Any requirements with regards to skill depth beyond this you should remain open minded about. Most often when selecting jobs to apply for, I find that IT Professionals read something and then become too critical of themselves/their experience, focusing on details over the major issues. The three key issues to answer are systems, certification and sector: everything else can be addressed directly.

Keywords in your CV

More an more CV’s are now being constructed with specific keywords sections, to make it easier for both CV Scanning software and manual CV sifting. These often replace or look similar to a summary of skills section. The question therefore is: do you need a keywords or summary of skills section? In an ideally written CV and for most positions, no you don’t. It just takes up space, and repeats what the next two pages of your CV body will tell the systems or person anyway. However, accepting that the IT Profession is a technical role and that most likely it will be an HR professional undertaking the first-pass skim to ensure that your job application has the right skills, think about adding a short keywords/skills section below your personal summary. That way, they don’t have to get past the first half of the first page to know that you have the required skills for the job!

Apply online or pick up the phone?

As IT Professionals are very IT driven and aware, the temptation is to always to apply online. However, accepting that you have the basics of systems, certification and sector, you need to check that you have the right skills mix and that you will fit with the manager and team. Further, making any assumptions that the line manager will see your CV before or immediately the after HR manager, has to be tempered by the fact that a CV Scanning system or at least a manual sift against the job description will occur before the line manager may review your technical skills. Unless the job is standard or bulk production for that company, in general HR people will be unaware of the subtleties of one IT skills set to another.

Therefore, when picking jobs to apply for via Job Boards, choose employers over recruiters, and always call before applying. Our downloadable book to the Telephone Interview gives you a full guide on to successful accomplish a successful telephone interview, but the outcome should be that:

  1. You and they know that you have the skills to do the job
  2. You have asked three key questions about the position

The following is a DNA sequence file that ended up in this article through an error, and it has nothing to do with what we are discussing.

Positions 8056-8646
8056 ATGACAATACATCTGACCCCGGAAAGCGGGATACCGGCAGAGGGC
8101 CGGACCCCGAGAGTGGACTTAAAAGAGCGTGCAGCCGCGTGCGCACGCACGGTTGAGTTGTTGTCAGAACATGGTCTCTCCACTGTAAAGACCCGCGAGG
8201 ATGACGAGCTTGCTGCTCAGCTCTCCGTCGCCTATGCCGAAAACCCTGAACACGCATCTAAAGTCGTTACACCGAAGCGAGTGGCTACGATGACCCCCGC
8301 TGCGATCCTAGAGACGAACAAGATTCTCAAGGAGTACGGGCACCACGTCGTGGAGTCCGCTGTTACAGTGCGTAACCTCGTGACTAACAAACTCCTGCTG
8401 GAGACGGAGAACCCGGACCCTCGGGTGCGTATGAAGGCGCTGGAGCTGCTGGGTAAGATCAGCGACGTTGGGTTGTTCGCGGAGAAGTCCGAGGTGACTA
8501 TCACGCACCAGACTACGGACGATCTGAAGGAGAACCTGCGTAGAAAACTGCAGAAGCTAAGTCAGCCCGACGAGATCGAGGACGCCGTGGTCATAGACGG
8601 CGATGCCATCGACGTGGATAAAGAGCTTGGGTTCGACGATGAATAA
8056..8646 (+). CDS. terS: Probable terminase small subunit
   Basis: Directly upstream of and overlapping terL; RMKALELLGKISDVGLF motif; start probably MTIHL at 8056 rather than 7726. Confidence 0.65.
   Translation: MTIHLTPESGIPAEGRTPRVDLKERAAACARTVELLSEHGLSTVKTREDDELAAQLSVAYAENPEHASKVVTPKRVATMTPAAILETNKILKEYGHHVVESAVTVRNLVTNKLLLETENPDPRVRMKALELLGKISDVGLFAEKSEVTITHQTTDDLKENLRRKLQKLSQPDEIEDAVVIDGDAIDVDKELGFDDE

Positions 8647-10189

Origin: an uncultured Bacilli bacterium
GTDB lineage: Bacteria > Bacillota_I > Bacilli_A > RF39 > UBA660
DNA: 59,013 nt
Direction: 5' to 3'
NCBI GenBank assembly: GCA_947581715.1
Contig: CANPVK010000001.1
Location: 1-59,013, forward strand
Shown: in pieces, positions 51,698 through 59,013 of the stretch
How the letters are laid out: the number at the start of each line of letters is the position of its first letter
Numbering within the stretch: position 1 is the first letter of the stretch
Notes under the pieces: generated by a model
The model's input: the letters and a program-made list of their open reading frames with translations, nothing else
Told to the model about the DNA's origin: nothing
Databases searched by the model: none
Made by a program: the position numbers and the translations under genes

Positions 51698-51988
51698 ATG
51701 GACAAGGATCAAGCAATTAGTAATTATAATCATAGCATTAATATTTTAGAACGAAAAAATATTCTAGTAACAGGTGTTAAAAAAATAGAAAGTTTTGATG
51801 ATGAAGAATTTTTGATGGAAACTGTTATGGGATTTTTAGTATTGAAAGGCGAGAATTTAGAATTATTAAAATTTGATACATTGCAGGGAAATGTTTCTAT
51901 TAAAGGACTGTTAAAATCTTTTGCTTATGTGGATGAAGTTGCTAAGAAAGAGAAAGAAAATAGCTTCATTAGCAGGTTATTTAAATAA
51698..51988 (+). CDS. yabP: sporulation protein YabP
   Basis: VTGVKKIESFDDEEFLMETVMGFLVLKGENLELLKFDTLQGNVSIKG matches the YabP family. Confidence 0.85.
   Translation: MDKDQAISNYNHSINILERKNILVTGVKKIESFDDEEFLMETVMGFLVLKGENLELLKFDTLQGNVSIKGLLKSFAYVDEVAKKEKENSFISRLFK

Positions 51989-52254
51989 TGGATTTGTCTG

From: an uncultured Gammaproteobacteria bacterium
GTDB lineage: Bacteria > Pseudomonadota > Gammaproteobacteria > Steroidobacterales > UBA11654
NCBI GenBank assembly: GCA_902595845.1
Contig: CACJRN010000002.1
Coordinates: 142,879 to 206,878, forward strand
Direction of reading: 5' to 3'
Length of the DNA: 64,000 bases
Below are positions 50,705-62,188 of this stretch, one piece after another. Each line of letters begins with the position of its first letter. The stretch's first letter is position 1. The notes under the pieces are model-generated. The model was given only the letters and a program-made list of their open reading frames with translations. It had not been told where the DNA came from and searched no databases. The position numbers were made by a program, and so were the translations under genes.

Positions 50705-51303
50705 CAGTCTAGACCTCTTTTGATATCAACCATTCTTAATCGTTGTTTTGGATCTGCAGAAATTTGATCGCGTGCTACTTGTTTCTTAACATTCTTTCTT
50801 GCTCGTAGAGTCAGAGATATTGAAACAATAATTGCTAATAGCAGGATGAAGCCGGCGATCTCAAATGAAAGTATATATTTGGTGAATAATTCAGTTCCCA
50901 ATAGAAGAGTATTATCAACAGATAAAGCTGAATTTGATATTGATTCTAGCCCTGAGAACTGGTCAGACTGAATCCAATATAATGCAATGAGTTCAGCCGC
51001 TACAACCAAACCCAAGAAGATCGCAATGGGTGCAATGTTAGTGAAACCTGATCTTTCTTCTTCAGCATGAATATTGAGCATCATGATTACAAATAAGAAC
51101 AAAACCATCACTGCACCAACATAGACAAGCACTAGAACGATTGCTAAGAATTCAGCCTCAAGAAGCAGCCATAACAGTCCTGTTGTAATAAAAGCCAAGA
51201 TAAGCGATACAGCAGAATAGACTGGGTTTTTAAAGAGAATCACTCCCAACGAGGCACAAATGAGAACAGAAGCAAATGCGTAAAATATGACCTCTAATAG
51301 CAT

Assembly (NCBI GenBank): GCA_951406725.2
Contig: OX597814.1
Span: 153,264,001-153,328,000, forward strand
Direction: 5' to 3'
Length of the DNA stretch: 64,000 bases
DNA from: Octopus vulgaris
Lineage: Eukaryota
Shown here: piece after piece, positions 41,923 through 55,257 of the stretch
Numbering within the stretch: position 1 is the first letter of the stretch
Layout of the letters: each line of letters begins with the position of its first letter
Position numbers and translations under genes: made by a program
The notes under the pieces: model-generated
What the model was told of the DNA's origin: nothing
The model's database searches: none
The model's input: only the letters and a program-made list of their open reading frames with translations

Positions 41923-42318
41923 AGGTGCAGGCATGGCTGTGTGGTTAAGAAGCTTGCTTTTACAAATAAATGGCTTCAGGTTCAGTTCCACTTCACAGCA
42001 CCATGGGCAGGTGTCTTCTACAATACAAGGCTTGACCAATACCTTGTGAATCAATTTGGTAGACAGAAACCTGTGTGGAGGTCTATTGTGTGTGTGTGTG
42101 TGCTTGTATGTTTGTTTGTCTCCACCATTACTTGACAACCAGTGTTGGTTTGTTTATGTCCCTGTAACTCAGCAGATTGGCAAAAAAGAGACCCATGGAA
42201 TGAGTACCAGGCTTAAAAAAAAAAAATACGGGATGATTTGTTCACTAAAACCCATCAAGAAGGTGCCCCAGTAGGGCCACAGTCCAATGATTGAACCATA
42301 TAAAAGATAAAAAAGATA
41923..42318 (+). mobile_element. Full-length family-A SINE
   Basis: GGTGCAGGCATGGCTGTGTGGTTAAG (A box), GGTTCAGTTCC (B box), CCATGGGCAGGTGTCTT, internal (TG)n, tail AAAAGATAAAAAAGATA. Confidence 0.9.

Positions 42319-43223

3. The manager is awaiting your application

Writing your IT Professional CV

Now that you know what is required in your CV, write up the relevant skills, qualifications and experiences in STAR format:

  • Situation – what was the situation? What was required to be achieved?
  • Task – what was the task your were to undertake? If you were part of a larger team, focus on your task within the wider team context
  • Action – what did you do, why that choice?
  • Result – what was the outcome? If a contractor, was the contract extended as a result of your excellent work?

Only now you have a CV which you know to be bespoke CV you know to be aligned against the employer requirements, should you implement rules such as a maximum of 2pages in length.

Once you have completed your CV, have at least three friends read it through, or make use of our Professional CV Review service. Once again, go back and check that it addresses the key job description and job advert requirements of systems, certification and sector.

A successful IT Professional CV is about focusing on what the employer wants, and matching your combination of skills, qualifications and experiences against it. Don’t make the mistake of creating an isolated and bullet ridden four page document, and your career will successfully advance.

Good Luck!

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2 Responses to “IT Professional CV”

  1. uberVU - social comments Says:

    Social comments and analytics for this post…

    This post was mentioned on Twitter by cv4biz: IT Professional CV: IT Professional CV
    The IT Professional CV is the instrument by which many IT Professionals will… http://bit.ly/2P9I1u

  2. Steve Lohman Says:

    Thanks, great advice!